After leaving the town and museum of Khe Sanh, we traveled by bus for several hours through some wild and wonderful countryside to reach a small town in the district of A Lươi. During the war, Agent Orange/Dioxin was sprayed on this part of Viet Nam, effectively eliminating the tigers and bears and other indigenous wild life, as well as decimating the trees and undergrowth. The Earth, with her amazing ability to heal herself, is once again lush and green, though the wildlife has not returned. The harmful effects on Humans continues into the third and fourth generation of children born to those who were directly exposed. This is what we’ve come to witness – the seemingly, never-ending effect of the Viet Nam/American War.
I keep hearing, from the veterans on this trip, how, as young 18 and 20 year-old soldiers, they had felt duped, lied to, by their own government. After only weeks in “‘Nam,” they had realized that things were not as they had been led to believe, that the Vietnamese people were not the enemy.
An eco-friendly backpack
Early Morning Market
We’re a patient bunch, as we wait for our replacement bus.
Some are just smarter than others!
Where spoken language fails, the camera always elicits smiles. This woman loved seeing her photos.
This woman who came to simply stand beside us, as we waited for our bus to be repaired is “Bru,” one of the 54 ethnic groups in Viet Nam.
Even though she doesn’t speak or understand English or Vietnamese,
she’s clearly delighted at Chuck’s attempt to communicate with her.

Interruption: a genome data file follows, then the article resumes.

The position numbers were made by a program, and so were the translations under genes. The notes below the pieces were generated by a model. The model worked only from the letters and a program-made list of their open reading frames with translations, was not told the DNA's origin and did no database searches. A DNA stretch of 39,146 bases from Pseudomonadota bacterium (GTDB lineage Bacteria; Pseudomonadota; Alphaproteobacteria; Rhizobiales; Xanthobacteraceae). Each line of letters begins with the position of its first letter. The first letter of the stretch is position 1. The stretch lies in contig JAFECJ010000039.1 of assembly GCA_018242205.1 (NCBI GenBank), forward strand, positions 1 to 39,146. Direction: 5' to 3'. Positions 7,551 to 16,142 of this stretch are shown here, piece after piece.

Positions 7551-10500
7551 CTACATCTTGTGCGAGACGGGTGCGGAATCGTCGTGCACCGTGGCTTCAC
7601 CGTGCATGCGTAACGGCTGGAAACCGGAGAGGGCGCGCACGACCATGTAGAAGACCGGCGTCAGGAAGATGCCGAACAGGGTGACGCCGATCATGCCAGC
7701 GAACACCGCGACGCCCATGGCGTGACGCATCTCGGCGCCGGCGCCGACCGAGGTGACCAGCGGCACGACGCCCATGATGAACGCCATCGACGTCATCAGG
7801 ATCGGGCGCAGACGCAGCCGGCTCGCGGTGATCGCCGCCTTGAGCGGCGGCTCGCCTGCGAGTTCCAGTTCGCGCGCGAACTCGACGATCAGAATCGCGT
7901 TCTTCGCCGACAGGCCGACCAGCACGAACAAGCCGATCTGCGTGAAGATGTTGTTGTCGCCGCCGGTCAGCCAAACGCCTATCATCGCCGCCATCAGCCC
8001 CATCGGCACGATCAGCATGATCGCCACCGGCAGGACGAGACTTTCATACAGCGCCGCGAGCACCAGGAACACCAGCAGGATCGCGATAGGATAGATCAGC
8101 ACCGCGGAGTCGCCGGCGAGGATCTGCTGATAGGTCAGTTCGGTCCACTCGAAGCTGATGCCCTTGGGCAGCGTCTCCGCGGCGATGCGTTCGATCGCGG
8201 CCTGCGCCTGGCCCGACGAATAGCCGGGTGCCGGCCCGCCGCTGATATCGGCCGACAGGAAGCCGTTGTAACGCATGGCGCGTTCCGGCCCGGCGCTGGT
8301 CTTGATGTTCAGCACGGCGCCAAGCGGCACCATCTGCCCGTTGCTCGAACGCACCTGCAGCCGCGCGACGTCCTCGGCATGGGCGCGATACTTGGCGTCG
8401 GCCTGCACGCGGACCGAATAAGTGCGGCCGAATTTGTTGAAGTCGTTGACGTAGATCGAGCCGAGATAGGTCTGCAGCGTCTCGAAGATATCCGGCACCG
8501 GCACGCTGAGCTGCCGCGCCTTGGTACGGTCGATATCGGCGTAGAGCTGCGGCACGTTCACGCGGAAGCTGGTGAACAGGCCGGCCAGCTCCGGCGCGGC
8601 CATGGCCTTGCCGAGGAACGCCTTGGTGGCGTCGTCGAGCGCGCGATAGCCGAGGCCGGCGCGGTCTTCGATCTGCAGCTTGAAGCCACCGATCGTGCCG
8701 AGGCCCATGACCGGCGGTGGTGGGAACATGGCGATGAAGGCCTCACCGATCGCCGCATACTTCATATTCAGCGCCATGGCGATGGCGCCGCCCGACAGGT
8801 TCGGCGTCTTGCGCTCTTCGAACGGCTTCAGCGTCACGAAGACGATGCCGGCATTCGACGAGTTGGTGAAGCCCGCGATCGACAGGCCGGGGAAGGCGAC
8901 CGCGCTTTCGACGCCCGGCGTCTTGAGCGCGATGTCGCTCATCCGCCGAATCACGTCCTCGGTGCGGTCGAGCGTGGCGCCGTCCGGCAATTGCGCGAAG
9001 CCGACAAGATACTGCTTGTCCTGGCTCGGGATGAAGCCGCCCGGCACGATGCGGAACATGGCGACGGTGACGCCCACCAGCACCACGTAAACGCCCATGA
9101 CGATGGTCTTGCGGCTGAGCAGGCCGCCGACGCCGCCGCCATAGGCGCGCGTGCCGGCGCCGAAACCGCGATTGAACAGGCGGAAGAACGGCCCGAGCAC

This woman is the mother of a mentally and physically incapacitated, adult daughter whose father was exposed to Agent Orange/Dioxin during the war. She works in a nearby medical clinic. The father also works. When we arrived at the house (late, due to the bus breakdown) the parents had left for their jobs. The door was locked, with the daughter inside. This was, apparently, their solution to a need to protect the totally vulnerable young woman while they are away, since there was certainly nothing in the house to steal. The neighbors did not have a key. As in Hue and other medium-sized cities and small towns and villages, there is a huge need for day-care for the disabled. Families struggle to care for those who can’t care for themselves.
The very simple home of a widow whose only income is approximately $37 per month, compensation from the government for the care of her severely disabled adult son, another victim of Agent Orange/Dioxin. She stays home to care for him. The house was built for her by the villagers. Note the flowers which have been planted beside the house.
The mother shares her worries concerning the future when she is no longer able to care for her son.